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Films before the 1920s.

See also: Films of the 1920s, 1930s, 1940s, 1950s, 1960s, 1970s, 1980s, 1990s, 2000s, 2010s.

Early Short Films (plus one major)

  • 1903 — Edwin Porter directed The Great Train Robbery (video link) at Edison's studio.
  • 1906 — The first ever feature-length film, The Story Of The Kelly Gang, was filmed in Melbourne, Australia. Of course, in 1906, "feature-length" meant about forty-five minutes long, which was still many times longer than any other film made at that point. (Interestingly, The Story of the Kelly Gang was originally planned as a short film, but its runtime ballooned out as the film-makers kept adding more and more footage.)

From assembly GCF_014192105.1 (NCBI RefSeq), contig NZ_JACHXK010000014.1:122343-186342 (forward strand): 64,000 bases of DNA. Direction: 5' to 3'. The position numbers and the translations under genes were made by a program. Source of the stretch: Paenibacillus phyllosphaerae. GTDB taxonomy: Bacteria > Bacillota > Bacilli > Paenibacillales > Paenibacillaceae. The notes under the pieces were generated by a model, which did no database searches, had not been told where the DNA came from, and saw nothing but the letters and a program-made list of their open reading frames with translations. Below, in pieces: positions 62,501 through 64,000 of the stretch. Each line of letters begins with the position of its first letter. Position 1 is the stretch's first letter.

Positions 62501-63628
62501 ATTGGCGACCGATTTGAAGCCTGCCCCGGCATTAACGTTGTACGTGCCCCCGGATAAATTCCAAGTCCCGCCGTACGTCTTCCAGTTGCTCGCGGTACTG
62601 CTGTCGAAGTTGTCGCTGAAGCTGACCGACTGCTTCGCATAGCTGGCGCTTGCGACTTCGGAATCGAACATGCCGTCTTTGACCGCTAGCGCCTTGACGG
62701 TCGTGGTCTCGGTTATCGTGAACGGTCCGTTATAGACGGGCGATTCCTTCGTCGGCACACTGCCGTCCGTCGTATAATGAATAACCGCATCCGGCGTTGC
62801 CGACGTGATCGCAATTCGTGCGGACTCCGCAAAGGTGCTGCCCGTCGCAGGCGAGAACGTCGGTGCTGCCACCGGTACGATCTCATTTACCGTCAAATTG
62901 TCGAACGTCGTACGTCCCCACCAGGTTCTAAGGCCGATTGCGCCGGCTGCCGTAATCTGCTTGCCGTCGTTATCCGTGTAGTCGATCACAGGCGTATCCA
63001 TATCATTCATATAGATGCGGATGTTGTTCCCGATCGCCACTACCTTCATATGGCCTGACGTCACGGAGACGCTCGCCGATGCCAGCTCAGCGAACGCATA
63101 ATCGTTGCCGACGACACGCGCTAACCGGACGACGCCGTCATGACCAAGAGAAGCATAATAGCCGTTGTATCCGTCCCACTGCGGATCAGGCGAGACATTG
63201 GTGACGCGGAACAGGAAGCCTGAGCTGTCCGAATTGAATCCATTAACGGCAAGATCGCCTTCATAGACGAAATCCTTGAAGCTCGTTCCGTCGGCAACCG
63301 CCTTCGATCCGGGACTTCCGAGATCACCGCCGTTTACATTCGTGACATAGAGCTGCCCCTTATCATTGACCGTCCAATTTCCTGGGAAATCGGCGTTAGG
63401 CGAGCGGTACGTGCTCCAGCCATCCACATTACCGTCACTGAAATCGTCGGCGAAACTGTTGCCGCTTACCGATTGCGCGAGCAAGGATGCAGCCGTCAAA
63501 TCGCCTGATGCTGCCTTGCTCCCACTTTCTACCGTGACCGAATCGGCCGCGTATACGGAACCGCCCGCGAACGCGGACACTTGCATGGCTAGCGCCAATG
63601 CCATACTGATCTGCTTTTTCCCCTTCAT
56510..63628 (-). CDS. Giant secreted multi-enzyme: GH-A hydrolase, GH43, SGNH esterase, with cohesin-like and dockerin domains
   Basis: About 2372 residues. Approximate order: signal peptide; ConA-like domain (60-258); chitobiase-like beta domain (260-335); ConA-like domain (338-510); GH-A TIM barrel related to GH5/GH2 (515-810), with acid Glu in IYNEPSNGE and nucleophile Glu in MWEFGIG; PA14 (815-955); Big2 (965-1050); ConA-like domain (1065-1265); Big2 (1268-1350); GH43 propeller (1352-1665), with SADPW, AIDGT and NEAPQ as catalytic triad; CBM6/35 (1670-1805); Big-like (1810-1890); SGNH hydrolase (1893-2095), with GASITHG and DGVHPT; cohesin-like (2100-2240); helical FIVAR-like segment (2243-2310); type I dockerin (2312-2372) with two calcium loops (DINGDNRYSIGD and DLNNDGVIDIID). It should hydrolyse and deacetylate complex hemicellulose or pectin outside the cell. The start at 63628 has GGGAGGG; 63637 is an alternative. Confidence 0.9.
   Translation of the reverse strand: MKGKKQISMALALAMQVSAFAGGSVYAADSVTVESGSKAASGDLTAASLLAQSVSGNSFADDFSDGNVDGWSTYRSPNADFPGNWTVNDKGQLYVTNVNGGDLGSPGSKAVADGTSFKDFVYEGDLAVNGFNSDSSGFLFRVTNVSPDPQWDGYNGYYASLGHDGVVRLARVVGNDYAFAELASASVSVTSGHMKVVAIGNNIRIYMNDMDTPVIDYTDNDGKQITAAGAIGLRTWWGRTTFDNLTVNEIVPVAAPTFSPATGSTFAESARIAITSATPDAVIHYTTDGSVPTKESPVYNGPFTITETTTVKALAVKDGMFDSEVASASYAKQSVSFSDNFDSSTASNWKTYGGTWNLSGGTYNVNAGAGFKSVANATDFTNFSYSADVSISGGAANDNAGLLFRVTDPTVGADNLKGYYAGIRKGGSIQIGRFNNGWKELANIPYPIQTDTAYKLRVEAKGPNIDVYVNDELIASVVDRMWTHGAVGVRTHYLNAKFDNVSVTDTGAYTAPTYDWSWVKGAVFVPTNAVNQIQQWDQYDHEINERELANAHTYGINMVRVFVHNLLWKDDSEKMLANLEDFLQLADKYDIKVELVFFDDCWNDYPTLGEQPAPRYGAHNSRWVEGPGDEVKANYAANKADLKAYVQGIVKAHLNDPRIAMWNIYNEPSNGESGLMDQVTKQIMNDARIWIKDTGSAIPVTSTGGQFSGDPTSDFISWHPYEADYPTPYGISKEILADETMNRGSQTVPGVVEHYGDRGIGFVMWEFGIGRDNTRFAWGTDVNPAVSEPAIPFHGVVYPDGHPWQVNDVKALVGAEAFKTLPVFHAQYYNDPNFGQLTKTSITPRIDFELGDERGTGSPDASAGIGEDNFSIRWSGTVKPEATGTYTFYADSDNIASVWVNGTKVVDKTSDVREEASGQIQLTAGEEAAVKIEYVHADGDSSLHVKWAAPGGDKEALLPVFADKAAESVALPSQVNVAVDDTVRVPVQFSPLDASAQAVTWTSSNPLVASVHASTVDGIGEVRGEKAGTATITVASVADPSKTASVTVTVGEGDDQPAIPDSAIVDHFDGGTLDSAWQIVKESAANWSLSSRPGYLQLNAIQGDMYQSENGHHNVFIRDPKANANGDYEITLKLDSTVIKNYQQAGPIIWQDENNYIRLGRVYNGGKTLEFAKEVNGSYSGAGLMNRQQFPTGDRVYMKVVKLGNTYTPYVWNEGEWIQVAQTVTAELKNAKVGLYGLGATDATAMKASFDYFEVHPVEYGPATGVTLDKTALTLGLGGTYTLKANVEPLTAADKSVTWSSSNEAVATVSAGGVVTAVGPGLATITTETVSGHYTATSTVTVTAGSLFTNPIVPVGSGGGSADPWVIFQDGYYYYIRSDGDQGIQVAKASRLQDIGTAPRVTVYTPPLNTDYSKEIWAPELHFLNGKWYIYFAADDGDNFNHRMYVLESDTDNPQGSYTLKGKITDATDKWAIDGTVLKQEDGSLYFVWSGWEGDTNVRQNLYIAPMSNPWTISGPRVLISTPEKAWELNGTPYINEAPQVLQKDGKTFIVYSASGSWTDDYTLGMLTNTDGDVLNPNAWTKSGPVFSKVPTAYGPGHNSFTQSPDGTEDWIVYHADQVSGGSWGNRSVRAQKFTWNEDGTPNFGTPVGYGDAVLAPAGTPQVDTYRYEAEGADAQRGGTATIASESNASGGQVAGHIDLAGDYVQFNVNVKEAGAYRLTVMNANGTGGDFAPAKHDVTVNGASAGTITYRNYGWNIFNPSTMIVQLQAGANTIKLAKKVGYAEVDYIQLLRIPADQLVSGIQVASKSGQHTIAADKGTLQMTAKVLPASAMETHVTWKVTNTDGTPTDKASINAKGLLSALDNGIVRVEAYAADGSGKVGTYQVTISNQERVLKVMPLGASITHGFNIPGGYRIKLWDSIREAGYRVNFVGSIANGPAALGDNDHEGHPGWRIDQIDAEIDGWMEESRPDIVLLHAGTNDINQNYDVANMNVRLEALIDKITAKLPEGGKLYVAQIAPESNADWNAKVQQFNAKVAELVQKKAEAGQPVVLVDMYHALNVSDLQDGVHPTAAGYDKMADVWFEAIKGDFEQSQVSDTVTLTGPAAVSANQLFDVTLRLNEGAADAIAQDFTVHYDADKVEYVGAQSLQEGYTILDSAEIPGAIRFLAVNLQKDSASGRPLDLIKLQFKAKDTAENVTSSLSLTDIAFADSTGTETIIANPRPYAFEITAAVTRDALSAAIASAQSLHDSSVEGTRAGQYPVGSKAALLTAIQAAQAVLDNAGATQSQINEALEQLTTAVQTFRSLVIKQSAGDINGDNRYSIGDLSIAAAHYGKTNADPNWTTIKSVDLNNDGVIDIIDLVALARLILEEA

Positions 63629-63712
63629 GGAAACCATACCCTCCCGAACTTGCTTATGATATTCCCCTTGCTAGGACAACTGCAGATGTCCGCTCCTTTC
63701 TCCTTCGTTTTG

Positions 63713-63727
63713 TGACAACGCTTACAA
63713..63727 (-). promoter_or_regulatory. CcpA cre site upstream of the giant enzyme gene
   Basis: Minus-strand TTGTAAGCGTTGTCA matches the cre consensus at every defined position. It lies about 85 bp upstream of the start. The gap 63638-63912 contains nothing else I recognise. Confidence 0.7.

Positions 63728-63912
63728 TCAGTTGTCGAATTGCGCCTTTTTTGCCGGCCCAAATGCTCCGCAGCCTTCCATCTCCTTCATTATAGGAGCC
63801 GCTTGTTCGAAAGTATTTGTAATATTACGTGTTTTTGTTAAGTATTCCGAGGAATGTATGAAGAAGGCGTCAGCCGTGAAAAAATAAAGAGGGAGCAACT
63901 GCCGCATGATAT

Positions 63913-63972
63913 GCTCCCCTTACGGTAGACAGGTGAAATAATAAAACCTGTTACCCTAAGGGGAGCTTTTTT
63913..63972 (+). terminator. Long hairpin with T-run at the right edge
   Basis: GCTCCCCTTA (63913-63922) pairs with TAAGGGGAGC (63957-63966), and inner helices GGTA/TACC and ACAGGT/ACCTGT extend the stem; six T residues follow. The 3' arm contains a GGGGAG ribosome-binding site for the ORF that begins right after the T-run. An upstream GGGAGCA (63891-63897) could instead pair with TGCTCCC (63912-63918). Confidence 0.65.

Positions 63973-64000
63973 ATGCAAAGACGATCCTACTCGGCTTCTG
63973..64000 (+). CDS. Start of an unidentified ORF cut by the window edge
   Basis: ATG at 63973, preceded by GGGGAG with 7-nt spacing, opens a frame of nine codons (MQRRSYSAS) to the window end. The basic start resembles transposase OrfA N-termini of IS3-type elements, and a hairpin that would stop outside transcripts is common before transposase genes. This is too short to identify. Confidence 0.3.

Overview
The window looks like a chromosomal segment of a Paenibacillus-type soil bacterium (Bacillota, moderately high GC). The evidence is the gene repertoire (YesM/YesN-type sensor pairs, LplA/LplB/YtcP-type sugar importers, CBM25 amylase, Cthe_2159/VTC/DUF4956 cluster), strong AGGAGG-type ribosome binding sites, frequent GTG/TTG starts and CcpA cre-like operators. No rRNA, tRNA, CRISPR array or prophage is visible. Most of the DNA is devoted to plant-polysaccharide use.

• 1908-1914 — D.W. Griffith directed lots of short films, inventing and/or popularizing more Camera Tricks and other film tropes, such as:

Pre-1920 majors


  • D.W. Griffith directed the earliest feature films, including:
    • The Birth of a Nation — The movie that invented the feature film as we know it. Values Dissonance to the max today, but the first blockbuster hit at the time.
    • Intolerance — As advanced for its time as was Birth of a Nation; made to answer cries of racism that were already being thrown at Griffith, it was as big a flop as Birth was a hit.
    • Broken Blossoms — The most sympathetic portrayal of Asians for decades, and probably Griffith's triumph as a director of actors.


  • Charlie Chaplin produced and starred in a series of pioneering Slapstick comedies at Mutual studios and First National studios, including:


  • Anders als die Andern ("Different from the Others"), notable as the first film to argue for tolerance of homosexuality.
  • The Master Mystery
  • The Secret Garden — Starring Lila Lee.
  • The Sentimental Bloke — Australian classic, recently re-mastered and available on DVD.